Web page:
Throughout the novel, I enjoyed following Mauro and Elena, from Colombia in the 1990s to the U.S. in the early 2000s. While their past slowly comes into focus, the modern-day present — centered on their youngest daughter, Talia — keeps us wondering how it all ended up this way. How did these parents end up stuck in different countries? What will Talia’s return to the U.S. mean for their broken family?

Perhaps Talia was the character I didn’t connect with enough, more so than her parents. She always felt a bit out of reach for me. Maybe if her parts had been told from her own perspective, the story would have been that much stronger.

Regardless, I found Infinite Country to be a profound and thought-provoking novel. It may be sparse at only 191 pages, but it packs a punch. It left me with three main takeaways, messages I wish all Americans — and people around the world more widely — would embrace:

  1. We need to have greater understanding of and empathy for immigrants. They are far too often demonized and they don’t deserve such vitriol. Where’s our compassion?
  2. We should make immigration much easier. For refugees, of course, but also for people that simply want to live in another country. We need new ways to immigrate that are attainable for more people.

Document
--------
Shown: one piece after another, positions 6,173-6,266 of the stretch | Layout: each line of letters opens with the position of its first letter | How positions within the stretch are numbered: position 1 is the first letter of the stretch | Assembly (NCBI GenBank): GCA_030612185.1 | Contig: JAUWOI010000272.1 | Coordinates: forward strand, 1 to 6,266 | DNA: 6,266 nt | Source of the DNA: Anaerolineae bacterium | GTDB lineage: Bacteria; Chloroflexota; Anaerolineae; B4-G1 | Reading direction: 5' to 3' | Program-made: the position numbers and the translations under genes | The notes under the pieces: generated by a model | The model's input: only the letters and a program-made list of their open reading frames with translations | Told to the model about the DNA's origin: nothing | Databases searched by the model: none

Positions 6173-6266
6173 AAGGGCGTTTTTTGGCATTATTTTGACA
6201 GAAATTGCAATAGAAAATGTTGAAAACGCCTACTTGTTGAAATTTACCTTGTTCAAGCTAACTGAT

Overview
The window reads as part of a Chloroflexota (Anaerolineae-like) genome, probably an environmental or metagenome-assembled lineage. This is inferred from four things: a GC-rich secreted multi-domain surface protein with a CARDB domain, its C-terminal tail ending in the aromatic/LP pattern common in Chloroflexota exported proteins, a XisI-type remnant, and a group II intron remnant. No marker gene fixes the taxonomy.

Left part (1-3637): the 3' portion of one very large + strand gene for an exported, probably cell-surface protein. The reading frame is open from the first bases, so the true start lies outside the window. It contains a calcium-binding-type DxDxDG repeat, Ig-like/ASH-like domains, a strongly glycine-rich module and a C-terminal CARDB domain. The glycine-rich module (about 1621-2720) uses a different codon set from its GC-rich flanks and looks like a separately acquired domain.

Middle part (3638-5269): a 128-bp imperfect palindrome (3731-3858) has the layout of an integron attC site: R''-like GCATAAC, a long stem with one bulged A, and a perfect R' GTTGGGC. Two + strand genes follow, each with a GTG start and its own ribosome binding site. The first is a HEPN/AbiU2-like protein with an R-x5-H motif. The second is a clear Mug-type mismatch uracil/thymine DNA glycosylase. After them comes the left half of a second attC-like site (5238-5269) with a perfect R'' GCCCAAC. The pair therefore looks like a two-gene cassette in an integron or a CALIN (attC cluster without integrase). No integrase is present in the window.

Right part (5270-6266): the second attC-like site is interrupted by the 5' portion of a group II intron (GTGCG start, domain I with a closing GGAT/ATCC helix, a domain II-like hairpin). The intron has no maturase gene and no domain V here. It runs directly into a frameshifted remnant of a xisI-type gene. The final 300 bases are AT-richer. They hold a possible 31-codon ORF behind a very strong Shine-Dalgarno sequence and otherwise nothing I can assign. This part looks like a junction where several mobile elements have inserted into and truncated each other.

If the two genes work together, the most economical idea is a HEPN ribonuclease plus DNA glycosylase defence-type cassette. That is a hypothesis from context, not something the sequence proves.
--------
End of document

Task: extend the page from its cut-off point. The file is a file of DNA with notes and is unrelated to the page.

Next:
3. Honestly, why do we need borders? I fully believe we should have open borders, somewhat like how most of Europe is. We live in a connected world, and people shouldn’t be so restricted to wherever they happened to be born. We should have more freedom to move around.

Infinite Country is a beautiful example of how a novel can illuminate an experience that is so misunderstood. Books can and do make people more empathetic, and that can only help humanity. This may not be the warmest book, but it is one that is powerful and eye-opening.

Final Thoughts

Infinite Country is an impactful and intimate novel that will open your eyes to the hardships immigrants face. It’s heart-wrenching and sure to make you rethink why our borders are so strictly closed off. I truly enjoyed this novel, and will add Patricia Engel’s other books to my list. I’m especially interested in reading It’s Not Love, It’s Just Paris and The Veins of the Ocean, so look out for my reviews of those in the future.

Rating: 4 out of 5.

About the Author

Patricia Engel is the author of The Veins of the Ocean, winner of the Dayton Literary Peace Prize; It’s Not Love, It’s Just Paris, winner of an International Latino Book Award; and Vida, a finalist for the PEN/Hemingway and Young Lions Fiction Awards, a New York Times Notable Book, and winner of Colombia’s national book award, the Premio Biblioteca de Narrativa Colombiana. She is a recipient of fellowships from the Guggenheim Foundation and the National Endowment for the Arts. Her stories appear in The Best American Short Stories, The Best American Mystery Stories, The O. Henry Prize Stories, and elsewhere. Born to Colombian parents, Patricia teaches creative writing at the University of Miami.